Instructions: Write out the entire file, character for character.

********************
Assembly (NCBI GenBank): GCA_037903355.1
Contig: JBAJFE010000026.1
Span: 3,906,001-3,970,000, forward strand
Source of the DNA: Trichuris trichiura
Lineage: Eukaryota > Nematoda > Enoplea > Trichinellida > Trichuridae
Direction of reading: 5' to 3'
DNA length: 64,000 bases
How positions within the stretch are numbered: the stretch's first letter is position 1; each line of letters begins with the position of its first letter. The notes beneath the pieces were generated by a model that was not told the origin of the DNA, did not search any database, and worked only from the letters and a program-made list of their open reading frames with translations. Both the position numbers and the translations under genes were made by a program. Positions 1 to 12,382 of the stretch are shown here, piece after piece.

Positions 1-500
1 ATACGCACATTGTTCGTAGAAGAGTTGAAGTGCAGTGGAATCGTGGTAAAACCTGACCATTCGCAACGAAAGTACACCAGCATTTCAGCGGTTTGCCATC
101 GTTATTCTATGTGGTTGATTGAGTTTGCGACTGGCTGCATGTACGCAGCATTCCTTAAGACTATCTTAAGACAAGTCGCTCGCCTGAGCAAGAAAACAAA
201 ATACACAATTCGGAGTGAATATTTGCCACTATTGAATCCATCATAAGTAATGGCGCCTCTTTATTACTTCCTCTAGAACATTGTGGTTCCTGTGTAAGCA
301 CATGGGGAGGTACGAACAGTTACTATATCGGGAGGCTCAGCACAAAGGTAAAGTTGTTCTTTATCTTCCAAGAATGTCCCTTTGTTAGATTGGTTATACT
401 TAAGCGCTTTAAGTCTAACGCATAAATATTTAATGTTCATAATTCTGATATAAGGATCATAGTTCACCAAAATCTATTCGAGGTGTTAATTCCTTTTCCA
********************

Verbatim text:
Assembly (NCBI GenBank): GCA_037903355.1
Contig: JBAJFE010000026.1
Span: 3,906,001-3,970,000, forward strand
Source of the DNA: Trichuris trichiura
Lineage: Eukaryota > Nematoda > Enoplea > Trichinellida > Trichuridae
Direction of reading: 5' to 3'
DNA length: 64,000 bases
How positions within the stretch are numbered: the stretch's first letter is position 1; each line of letters begins with the position of its first letter. The notes beneath the pieces were generated by a model that was not told the origin of the DNA, did not search any database, and worked only from the letters and a program-made list of their open reading frames with translations. Both the position numbers and the translations under genes were made by a program. Positions 1 to 12,382 of the stretch are shown here, piece after piece.

Positions 1-500
1 ATACGCACATTGTTCGTAGAAGAGTTGAAGTGCAGTGGAATCGTGGTAAAACCTGACCATTCGCAACGAAAGTACACCAGCATTTCAGCGGTTTGCCATC
101 GTTATTCTATGTGGTTGATTGAGTTTGCGACTGGCTGCATGTACGCAGCATTCCTTAAGACTATCTTAAGACAAGTCGCTCGCCTGAGCAAGAAAACAAA
201 ATACACAATTCGGAGTGAATATTTGCCACTATTGAATCCATCATAAGTAATGGCGCCTCTTTATTACTTCCTCTAGAACATTGTGGTTCCTGTGTAAGCA
301 CATGGGGAGGTACGAACAGTTACTATATCGGGAGGCTCAGCACAAAGGTAAAGTTGTTCTTTATCTTCCAAGAATGTCCCTTTGTTAGATTGGTTATACT
401 TAAGCGCTTTAAGTCTAACGCATAAATATTTAATGTTCATAATTCTGATATAAGGATCATAGTTCACCAAAATCTATTCGAGGTGTTAATTCCTTTTCCA